10 common myths about farming

Farming and agriculture are the backbone of our country, without farms we’d starve. However, many myths and urban legends swirl around this hard-working bedrock industry. In honor of the farmers in New York, and around the US we’re helping to set the record straight by disproving ten of the most popular myths about farming.

#10 – All farms are large corporate industrial farms

Completely untrue! 97 percent of all farms are family owned and run, and some have even been passed down from older generations. Don’t let the names of some fool you. Just because a farm has an “inc.” on the end of their name doesn’t mean they’re a corporate farm.

#9 – Farmers don’t care about their animals

When someone claims that farmers do not care about their animals they couldn’t be further from the truth. Farmers do what the animal needs, when they need it to make sure that the animal is taken care of. From staying up all night birthing calves on Christmas Eve into Christmas Day (yes, this happens), to going out in sub-zero temperatures in the middle of the night to make sure their water isn’t frozen and they can get to their food, farmers do it all. For farmers, their animals are just another extended part of their family.

#8 – Farmers don’t care about their damage to the environment

Honestly, farming is one of the greenest professions out there these days. With advancements in technology growing exponentially daily, farmers are able to use less fertilizers and chemicals, while producing more product. Additionally, the land that the farmer uses is their greatest resource, it feeds their animals, and nurtures the plants they grow, why would they want to sully that?

#7 – Small farms don’t matter, and are eaten up by larger farms

You know how earlier I said that 97% of farms are family owned? Well, a good portion of that percentage is small farms. Small farms are what allow people to get locally produced food and able to know the farmer that helped raise their meal.

#6 – Farmers are uneducated

This myth is a doozy, and I can’t stand it! The truth of the matter, not only does the farmer have to know how to farm, they must also be mechanics, weathermen, vets, and a business owner. The days of using old farm wisdom passed down by family members is long gone. Times have changed and so have the duties and knowledge necessary to be a farmer.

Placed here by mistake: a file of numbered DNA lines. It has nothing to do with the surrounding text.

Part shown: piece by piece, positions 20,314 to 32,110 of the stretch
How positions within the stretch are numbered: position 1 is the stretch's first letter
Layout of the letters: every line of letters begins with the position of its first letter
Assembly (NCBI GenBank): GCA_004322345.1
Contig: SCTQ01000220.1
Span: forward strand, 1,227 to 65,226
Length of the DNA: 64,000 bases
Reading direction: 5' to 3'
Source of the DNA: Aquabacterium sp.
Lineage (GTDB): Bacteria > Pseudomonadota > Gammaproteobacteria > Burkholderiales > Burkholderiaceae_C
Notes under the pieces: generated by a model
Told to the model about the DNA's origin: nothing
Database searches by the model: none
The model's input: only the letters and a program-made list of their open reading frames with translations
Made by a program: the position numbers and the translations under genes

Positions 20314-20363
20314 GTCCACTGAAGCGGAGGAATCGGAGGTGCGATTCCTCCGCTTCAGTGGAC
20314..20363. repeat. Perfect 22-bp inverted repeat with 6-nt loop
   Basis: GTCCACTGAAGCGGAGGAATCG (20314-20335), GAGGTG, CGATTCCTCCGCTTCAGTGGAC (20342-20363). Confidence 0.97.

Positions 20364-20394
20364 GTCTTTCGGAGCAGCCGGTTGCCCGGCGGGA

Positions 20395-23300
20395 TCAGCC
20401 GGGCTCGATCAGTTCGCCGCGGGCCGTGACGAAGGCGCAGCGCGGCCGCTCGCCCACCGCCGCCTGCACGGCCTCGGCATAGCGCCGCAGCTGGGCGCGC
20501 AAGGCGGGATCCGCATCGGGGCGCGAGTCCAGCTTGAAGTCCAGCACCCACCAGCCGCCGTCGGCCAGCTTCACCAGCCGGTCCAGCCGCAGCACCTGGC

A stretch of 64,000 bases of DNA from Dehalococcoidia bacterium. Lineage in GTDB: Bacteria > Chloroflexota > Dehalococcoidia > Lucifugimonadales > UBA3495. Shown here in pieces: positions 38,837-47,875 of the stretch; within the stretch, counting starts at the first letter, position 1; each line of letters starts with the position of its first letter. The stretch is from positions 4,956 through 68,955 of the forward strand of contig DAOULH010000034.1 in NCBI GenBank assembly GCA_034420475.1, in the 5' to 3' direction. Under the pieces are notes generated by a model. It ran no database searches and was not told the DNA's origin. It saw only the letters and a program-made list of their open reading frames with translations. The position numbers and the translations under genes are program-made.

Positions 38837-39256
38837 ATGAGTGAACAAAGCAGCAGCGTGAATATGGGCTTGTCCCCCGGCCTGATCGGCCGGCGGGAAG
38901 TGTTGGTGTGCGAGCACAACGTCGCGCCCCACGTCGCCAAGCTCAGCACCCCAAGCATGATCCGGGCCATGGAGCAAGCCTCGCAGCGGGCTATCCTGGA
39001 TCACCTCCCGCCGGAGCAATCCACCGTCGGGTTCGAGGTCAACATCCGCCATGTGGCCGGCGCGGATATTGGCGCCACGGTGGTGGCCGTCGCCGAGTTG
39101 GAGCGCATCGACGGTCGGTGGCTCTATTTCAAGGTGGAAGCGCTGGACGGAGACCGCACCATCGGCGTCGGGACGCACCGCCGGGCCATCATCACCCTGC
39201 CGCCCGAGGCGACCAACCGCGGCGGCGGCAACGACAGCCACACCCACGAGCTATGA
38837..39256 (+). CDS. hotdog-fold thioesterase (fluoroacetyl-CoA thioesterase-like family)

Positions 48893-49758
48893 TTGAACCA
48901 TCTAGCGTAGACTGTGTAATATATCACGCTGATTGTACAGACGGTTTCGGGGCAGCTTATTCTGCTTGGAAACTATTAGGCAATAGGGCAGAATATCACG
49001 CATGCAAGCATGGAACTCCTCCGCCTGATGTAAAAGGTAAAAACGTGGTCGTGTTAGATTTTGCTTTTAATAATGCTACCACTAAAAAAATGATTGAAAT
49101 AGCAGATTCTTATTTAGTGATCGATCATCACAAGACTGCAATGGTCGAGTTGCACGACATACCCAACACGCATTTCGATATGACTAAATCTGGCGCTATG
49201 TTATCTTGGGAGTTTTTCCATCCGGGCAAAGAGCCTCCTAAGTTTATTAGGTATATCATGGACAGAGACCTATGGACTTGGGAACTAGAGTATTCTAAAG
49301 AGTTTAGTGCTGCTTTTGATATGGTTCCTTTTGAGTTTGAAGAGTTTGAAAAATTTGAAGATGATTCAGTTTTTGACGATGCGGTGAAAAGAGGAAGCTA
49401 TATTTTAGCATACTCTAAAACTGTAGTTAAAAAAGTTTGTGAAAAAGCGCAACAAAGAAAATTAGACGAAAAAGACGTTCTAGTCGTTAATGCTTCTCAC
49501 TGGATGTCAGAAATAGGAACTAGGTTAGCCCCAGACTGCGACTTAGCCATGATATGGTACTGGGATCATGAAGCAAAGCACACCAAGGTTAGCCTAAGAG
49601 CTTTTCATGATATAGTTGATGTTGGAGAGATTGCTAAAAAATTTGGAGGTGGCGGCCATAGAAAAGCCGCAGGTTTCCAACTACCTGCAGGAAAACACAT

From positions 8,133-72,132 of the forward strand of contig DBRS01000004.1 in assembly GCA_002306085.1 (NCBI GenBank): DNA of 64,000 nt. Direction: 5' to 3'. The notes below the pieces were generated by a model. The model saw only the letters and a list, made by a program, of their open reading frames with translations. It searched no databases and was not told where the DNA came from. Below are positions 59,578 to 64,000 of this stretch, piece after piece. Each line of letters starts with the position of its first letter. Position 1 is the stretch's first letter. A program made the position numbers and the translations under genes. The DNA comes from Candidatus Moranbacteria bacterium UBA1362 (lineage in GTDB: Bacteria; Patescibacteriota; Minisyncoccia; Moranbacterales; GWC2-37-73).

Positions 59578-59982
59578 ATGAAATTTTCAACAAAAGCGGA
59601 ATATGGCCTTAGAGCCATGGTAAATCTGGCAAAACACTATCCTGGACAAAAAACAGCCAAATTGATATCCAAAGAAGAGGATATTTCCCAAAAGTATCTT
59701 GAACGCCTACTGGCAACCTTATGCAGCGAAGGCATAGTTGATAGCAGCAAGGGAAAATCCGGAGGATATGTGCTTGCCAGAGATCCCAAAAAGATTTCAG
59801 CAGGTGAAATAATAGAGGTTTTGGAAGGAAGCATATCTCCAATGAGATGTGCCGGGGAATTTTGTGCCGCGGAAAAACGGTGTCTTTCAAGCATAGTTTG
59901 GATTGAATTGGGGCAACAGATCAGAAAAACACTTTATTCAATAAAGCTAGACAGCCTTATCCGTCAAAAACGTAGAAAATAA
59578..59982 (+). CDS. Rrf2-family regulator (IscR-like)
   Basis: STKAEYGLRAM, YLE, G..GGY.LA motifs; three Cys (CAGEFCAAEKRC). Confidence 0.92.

#5 – Farmers are rich

Farmers don’t farm for the money, they do it for the love of the job. I’m not saying that there aren’t rich farmers out there, but a few does not make up the whole. Farmers farm because they love the lifestyle, they know it’s one of the backbone industries of our country, or they do it for the love of farming. Whatever their reason is, be sure it isn’t for the money.

#4 – There’s no future in agriculture

Completely untrue. One of the highest growing industries is actually farming. Not only are the numbers growing in agriculture related degrees, the number of young farmers is growing consistently.

#3 – Farmers line their pockets from the cost of food

Many people believe that food prices are driven by what the farmer wants to charge the stores so that they make as much money possible. However, only 15 cents goes to the farmer. The rest goes to paying things such as transportation, labor, processing, and other business costs. Unfortunately, many of the direct and indirect costs that farmers face, such as insurance and feed for the animals, are not as easily covered. Additionally, these costs are even harder to deal with when there’s a drought, hail, hurricane, flooding or any other sort of natural disaster that wipes out the crop, the farmer can lose most of their year’s income but still have to deal with the costs.

#2 – Food costs too much

In some parts of the world, this is absolutely true. It not only costs too much but is unavailable to many people. But in the United States, we have one of the most abundant and affordable food supplies in the world. In a recent study, food costs were shown to make up about 7% of our income. In Japan, it’s 14%; China, 21%; and India was 51%.

#1 – Our food is unsafe

Sometimes we get overwhelmed by the headlines that a commodity or a producer is having problems. Thus, the reason these stories are called news, because it is outside the realm of normal. The truth is, the food industries has some of the strictest standards and regulations of any industry. For example, before a cow can be cleared for slaughter, the slaughterhouse must test to make sure that any antibiotics or hormones have completely passed through their system. In fact, many other foods contain higher levels of hormones that are astronomically higher than that found in dairy and meat products.

So I hope this helps dispelled some myths about farming for you. So, next time, you want to pick up some great produce at a local store, remember to thank your farmers!

Sources:

http://wsm.wsu.edu/researcher/WSMaug11_billions.pdf

http://www.realfarmersrealfood.com/

http://www.fda.gov/animalveterinary/safetyhealth/productsafetyinformation/ucm055436.htm

http://www.usda.gov/documents/FARM_FAMILY_INCOME.pdf

http://findourcommonground.com/food-facts/corporate-farms/

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7 Important Pet Safety Tips for Spring

dog_in_spring